|10||16 July||Monaco – Marseille||Plain stage||240 km (149 mi)||Lucien Lazaridès (FRA)|
|11||18 July||Marseille – Avignon||Stage with mountain(s)||198 km (123 mi)||Louison Bobet (FRA)|
|12||19 July||Avignon – Millau||Stage with mountain(s)||240 km (149 mi)||Alessandro Fantini (ITA)|
|13||20 July||Millau – Albi||Plain stage||205 km (127 mi)||Daan de Groot (NED)|
|14||21 July||Albi – Narbonne||Stage with mountain(s)||156 km (97 mi)||Louis Caput (FRA)|
|15||22 July||Narbonne – Ax-les-Thermes||Plain stage||151 km (94 mi)||Luciano Pezzi (ITA)|
|16||24 July||Ax-les-Thermes – Toulouse||Plain stage||123 km (76 mi)||Rik Van Steenbergen (BEL)|
|17||25 July||Toulouse – Saint-Gaudens||Stage with mountain(s)||250 km (155 mi)||Charly Gaul (LUX)|
|18||26 July||Saint-Gaudens – Pau||Stage with mountain(s)||205 km (127 mi)||Jean Brankart (BEL)|
|19||27 July||Pau – Bordeaux||Plain stage||195 km (121 mi)||Wout Wagtmans (NED)|
|20||28 July||Bordeaux – Poitiers||Plain stage||243 km (151 mi)||Jean Forestier (FRA)|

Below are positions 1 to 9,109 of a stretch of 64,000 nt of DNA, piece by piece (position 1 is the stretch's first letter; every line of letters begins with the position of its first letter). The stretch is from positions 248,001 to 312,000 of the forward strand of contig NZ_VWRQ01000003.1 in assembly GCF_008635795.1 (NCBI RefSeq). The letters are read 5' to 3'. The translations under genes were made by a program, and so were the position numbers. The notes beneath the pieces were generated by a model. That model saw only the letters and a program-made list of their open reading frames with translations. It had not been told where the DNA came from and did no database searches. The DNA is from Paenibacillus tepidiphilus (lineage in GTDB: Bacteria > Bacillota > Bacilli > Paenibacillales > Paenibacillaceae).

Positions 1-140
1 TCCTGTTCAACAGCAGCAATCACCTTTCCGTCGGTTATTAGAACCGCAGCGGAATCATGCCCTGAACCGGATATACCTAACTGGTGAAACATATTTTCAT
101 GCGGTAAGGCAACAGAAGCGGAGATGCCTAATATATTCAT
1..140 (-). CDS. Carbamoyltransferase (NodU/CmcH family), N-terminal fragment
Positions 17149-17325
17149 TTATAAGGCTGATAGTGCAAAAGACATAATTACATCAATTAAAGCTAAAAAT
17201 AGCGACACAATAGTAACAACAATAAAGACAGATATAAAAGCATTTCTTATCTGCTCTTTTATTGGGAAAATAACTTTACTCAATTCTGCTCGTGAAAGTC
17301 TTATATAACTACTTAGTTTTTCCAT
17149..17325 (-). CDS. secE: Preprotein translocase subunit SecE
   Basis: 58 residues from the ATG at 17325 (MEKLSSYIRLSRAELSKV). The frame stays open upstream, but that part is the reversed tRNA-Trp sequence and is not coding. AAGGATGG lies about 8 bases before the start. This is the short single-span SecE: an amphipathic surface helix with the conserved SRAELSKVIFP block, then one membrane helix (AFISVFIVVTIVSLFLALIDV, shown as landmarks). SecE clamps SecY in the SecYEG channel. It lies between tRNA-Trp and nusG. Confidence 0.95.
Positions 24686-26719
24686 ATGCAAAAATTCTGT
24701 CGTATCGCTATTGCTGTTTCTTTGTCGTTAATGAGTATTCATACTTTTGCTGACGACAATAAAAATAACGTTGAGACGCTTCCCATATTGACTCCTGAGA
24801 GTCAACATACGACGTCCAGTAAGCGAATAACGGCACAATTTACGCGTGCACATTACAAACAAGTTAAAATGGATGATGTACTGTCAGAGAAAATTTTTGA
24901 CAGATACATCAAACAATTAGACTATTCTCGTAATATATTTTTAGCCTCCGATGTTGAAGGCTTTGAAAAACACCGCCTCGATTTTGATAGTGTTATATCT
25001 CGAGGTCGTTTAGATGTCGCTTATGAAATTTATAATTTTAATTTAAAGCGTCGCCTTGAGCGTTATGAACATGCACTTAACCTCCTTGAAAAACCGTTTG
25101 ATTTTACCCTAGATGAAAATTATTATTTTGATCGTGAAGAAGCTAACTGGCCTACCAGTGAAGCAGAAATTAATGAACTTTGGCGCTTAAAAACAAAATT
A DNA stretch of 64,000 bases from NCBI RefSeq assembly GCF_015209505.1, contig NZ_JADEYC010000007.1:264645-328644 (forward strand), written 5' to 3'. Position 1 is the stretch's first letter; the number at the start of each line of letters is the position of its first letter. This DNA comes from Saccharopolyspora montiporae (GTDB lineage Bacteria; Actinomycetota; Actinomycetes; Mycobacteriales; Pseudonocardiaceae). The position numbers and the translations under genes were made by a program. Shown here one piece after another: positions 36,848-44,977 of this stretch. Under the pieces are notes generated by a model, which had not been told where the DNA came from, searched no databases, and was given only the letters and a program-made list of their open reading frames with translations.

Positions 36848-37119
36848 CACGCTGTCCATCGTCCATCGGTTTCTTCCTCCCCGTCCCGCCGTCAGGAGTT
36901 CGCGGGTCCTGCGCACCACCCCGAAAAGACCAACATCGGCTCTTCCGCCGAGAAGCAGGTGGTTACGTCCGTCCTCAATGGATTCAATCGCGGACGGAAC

|21||29 July||Châtellerault – Tours||Individual time trial||68.6 km (43 mi)||Jean Brankart (BEL)|
|22||30 July||Tours – Paris||Plain stage||229 km (142 mi)||Miguel Poblet (ESP)|
||Mountains classification||Team classification|
|1A||Miguel Poblet (ESP)||Miguel Poblet (ESP)||no award||Île-de-France|
|1B||Wout Wagtmans (NED)||Italy|
|2||Wout Wagtmans (NED)||Île-de-France|
|4||Antonin Rolland (FRA)||France|
|5||Vincent Vitetta (FRA)|
|7||Wim van Est (NED)|
|8||Antonin Rolland (FRA)||Charly Gaul (LUX)|
|9||Miguel Poblet (ESP)|
|10||Wout Wagtmans (NED)|
|13||Wim van Est (NED)|
|15||Stan Ockers (BEL)|
|17||Louison Bobet (FRA)|
|Final||Louison Bobet (FRA)||Stan Ockers (BEL)||Charly Gaul (LUX)||France|